Sometimes it feels really good to be ahead of the curve. Granted, it has not been a frequent occurrence in my life—but every so often when it occurs, the satisfaction is sweet. I have never been what my students would have called “with it”. Case in point: when Facebook was the epitome of hot techno-coolness, I could not see any point in joining. A passing fancy, said I. The people I spoke to regularly were either living in the house with me, or were just a phone call away. I was quite happy in my limited connectivity. One day I was having a casual end of the period chat with a class of very bright senior students when the subject of Facebook came up. Did I have an account, they asked. Yes, I said, I do have a Facebook account. Amazement amongst the ranks soon turned to horror and disbelief when I admitted that I had only one Facebook “friend” and that was a peregrine falcon named Kinny who lived in a scrape on the 34th floor of a high rise in Indianapolis. I had to admit that I joined Facebook specifically to “like” Kinny’s page so that the local peregrine rescue group could gather 1,000 “likes” and receive a $1,000 grant. Horror turned to pity, and by that evening I had 35 “friend” requests—my entire class had rallied to save me from my pathetic self!
They need grieve no longer! Finally, as a volunteer with WaLHFMF, I have achieved the illusive “with-it-ness” I formerly lacked. With its communal cat and dog facilities, outdoor recreation areas and ample space for potential adopters to meet and interact with our dogs and cats in a natural and holistic environment, the Center is on the cutting edge of animal rescue facilities.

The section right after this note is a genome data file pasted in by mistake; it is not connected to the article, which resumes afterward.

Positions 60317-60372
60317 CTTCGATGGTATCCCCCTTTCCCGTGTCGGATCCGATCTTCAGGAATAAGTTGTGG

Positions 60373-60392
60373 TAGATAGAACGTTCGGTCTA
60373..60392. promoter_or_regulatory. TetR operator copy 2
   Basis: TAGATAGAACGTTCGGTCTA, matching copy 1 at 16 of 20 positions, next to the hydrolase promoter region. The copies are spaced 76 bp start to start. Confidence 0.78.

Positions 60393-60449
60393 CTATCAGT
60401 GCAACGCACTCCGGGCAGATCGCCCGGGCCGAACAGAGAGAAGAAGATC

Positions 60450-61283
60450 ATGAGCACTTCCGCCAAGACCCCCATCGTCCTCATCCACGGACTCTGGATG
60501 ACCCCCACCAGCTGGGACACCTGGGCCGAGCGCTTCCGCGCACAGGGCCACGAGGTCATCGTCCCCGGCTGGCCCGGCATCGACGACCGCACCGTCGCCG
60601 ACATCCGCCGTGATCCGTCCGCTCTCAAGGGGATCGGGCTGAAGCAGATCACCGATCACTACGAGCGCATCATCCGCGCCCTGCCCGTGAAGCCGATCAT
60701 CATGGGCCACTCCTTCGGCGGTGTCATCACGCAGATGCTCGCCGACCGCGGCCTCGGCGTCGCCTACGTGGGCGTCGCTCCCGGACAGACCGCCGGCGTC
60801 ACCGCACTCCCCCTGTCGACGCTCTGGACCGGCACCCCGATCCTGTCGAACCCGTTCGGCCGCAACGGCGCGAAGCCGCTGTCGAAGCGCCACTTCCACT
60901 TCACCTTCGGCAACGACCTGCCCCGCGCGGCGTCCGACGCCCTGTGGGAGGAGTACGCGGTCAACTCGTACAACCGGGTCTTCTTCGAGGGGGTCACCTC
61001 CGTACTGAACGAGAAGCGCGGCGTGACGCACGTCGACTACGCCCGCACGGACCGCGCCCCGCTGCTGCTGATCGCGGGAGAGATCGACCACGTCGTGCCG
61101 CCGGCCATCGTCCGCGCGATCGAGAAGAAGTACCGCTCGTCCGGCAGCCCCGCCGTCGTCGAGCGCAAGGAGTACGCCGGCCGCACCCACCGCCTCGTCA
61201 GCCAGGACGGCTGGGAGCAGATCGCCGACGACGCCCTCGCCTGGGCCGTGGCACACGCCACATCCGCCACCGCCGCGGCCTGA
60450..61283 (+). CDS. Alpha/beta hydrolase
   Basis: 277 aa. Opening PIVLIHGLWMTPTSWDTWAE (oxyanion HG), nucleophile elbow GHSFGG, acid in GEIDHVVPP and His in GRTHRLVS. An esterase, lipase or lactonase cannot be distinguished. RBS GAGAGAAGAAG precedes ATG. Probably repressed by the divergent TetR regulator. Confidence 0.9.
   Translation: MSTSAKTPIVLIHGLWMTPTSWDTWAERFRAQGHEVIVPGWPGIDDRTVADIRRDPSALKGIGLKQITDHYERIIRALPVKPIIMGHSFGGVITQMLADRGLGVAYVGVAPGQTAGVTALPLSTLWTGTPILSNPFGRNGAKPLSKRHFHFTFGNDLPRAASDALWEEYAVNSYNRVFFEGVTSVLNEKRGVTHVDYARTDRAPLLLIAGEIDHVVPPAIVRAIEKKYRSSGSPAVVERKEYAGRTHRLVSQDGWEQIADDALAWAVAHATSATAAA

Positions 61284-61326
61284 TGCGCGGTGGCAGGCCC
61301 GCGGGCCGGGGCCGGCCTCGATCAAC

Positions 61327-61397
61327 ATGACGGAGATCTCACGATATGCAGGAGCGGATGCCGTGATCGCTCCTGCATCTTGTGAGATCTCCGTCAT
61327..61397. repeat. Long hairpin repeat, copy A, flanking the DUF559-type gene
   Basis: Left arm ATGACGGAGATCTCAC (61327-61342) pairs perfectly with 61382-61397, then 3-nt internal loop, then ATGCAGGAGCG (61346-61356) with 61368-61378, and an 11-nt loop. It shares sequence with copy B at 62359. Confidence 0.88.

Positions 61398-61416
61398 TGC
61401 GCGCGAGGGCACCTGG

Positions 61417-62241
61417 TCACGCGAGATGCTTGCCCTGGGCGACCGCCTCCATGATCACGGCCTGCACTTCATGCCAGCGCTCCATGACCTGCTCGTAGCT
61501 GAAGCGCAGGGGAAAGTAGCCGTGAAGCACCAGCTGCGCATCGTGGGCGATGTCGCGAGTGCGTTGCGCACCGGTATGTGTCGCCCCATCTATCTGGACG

Sadly, so many shelters across the country are housed in former “dog-pound” style buildings. Traditionally intended for very short-term stays, these facilities were often the end of the road (literally speaking) for millions of dogs and cats whose chances for adoption were limited by space and time constraints. It is true that many of these “pound” facilities still exist, but many have transitioned to the more humane and contemporary “no or low-kill” philosophy of rehoming our former pets. For many years I volunteered in such a facility. Built of concrete blocks in the very worst part of our small city, our shelter struggled daily with the physical plant. Dog pens surrounded our only large “cat room”. A room filled with steel cages stacked two and three high. Concrete floors and lack of windows added to the prison like atmosphere where cats were subjected to the daily onslaught of up to 50 barking dogs. Dogs on one side of the building were able to access a small sunlit space built as part of the pens, but the other side languished in perpetual gloom.
Rotating dogs so that they could all enjoy the air and sunlight helped some, but it made for a sterile and hostile environment for dogs already suffering the stress of being surrendered or found stray. Cats often became withdrawn and depressed, suffering in silent despair. I often left in tears. Staff and volunteers alike dreamed of the day that we could afford to build a shelter reflective of our love for and devotion to our animals.
In contrast, the Center allows our animal guests to show their true colors. Friendly dogs wrestle over a single coveted antler, more sedate dogs, such as Buddy Beagle, cheerfully greet visitors with a nose bump and tail wag. Cats wash their faces atop cabinets and tables, blithely unconcerned with the canine antics just inches away. Large windows and a lovely and well-tended garden dotted with bird feeders provide much needed amusement for our feline friends. The dogs have come to recognize the sound of my car and joyfully congregate at the front door knowing that hugs and kisses (and sometimes treats) accompany my arrival. Potential adopters are able to fully assess the personality of a cat or dog. It is immediately clear who is dog or cat friendly; who immediately engages with children; who is outgoing, shy, calm, playful. All the attributes that make for a successful adoption are present from the very start. Dogs can be walked in a safe and calm environment. There are no warning signs; no locked gates; no slamming of cage doors. It is a peaceful and welcoming place and we animal lovers are indeed fortunate for the far-sighted efforts of a determined group of animal lovers. Heck, the place even smells good! The Center is a Shelter in every sense of the word. You, too, can be ahead of the curve. Open daily Tue-Sat 10-12! Visitors welcome. C